William Blake was born in London on Nov. 28, 1757. He began writing poetry at the age of 12 while he was away studying painting. When school became too costly, Blake became an apprentice to an engraver for several years before studying at the Royal Academy. In 1789 he published his most popular collection, "Songs of Innocence," and followed it, in 1794, with "Songs of Experience."
Considered a nonconformist, Blake associated with radical thinkers of his day such as Thomas Paine and Mary Wollstonecraft. He is known for his defiance of 18th century neoclassical conventions, his poetry privileging imagination over reason. Though determined not to sacrifice his vision to become popular, Blake also believed that his poetry could be read and understood by common people.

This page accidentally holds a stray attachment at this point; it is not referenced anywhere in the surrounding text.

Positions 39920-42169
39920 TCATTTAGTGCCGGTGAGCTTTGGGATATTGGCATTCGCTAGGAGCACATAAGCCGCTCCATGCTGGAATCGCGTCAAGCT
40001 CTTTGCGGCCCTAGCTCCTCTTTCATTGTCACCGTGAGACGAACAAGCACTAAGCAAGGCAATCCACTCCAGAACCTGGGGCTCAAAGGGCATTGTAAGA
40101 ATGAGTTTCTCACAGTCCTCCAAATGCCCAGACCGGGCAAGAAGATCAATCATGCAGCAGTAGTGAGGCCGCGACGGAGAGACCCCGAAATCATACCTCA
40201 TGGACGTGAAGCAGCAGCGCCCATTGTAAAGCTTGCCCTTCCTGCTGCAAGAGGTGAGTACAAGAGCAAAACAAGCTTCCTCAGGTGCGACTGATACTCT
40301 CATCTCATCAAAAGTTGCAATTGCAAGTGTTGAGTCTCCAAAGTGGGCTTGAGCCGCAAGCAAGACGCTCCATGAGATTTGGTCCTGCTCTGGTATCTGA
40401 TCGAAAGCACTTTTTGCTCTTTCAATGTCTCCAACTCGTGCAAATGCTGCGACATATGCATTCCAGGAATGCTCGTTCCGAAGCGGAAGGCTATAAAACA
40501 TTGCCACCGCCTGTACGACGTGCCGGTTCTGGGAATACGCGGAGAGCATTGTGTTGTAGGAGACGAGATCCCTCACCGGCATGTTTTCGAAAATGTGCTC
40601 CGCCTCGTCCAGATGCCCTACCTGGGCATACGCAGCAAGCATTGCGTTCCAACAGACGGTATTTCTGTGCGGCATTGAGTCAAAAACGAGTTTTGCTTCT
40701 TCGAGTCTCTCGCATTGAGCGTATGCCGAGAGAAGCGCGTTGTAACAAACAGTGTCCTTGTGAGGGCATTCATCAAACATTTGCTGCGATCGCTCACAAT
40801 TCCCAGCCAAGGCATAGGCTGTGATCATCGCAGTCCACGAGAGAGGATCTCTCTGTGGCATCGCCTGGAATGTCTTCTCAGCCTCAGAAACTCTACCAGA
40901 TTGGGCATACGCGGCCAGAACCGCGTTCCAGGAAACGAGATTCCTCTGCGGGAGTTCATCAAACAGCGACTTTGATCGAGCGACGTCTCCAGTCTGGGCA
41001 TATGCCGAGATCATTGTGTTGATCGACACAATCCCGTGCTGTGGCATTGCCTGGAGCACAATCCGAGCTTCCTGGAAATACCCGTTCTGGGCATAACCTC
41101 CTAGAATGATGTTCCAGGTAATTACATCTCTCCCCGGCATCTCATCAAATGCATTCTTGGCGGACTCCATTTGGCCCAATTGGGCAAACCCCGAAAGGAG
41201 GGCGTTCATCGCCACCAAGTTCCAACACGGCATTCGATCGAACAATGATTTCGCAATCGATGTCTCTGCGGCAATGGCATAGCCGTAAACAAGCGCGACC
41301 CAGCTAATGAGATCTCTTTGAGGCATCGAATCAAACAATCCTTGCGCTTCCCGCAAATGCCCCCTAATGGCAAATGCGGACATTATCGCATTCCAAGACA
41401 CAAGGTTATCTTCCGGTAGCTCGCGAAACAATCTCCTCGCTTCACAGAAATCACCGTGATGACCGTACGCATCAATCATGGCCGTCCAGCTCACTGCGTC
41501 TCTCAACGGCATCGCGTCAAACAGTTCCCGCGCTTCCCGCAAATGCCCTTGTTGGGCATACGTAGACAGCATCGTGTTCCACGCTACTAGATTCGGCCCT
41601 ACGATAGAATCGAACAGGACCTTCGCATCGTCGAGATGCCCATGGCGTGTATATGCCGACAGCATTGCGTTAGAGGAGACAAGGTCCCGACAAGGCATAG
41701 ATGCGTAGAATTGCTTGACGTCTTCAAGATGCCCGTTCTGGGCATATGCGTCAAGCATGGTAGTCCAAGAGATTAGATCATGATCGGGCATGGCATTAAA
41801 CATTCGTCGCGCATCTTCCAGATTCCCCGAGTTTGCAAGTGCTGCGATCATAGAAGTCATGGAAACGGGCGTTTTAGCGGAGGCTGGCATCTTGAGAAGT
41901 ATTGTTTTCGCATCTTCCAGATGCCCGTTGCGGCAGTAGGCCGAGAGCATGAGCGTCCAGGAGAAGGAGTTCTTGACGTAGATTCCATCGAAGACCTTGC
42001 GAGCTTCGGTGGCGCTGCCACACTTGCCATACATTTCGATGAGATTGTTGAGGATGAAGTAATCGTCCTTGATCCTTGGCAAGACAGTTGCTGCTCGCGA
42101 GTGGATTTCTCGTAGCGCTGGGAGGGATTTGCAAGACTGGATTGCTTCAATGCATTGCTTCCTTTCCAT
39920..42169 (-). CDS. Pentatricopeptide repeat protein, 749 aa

Blake spent his final years in great poverty, though he was cheered by the friendship of a group of young artists who called themselves the "Ancients." He even received financial help from John Linnell, a young artist who also helped to create new interest in his work. Blake died in 1827.
Listen now to this recording of "The Garden of Love," courtesy of HarperAudio.